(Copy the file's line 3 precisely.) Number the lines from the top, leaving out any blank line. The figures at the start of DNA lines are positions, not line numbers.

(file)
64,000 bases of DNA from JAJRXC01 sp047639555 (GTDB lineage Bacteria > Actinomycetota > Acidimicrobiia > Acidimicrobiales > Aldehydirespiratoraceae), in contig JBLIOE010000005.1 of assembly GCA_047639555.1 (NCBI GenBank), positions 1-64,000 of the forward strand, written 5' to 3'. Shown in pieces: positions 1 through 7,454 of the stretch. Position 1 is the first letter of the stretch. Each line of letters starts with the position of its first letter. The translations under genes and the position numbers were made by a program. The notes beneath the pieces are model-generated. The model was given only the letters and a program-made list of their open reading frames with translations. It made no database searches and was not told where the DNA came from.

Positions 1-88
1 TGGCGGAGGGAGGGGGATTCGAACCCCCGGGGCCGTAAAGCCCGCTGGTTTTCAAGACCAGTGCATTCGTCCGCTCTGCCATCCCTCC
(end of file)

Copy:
1 TGGCGGAGGGAGGGGGATTCGAACCCCCGGGGCCGTAAAGCCCGCTGGTTTTCAAGACCAGTGCATTCGTCCGCTCTGCCATCCCTCC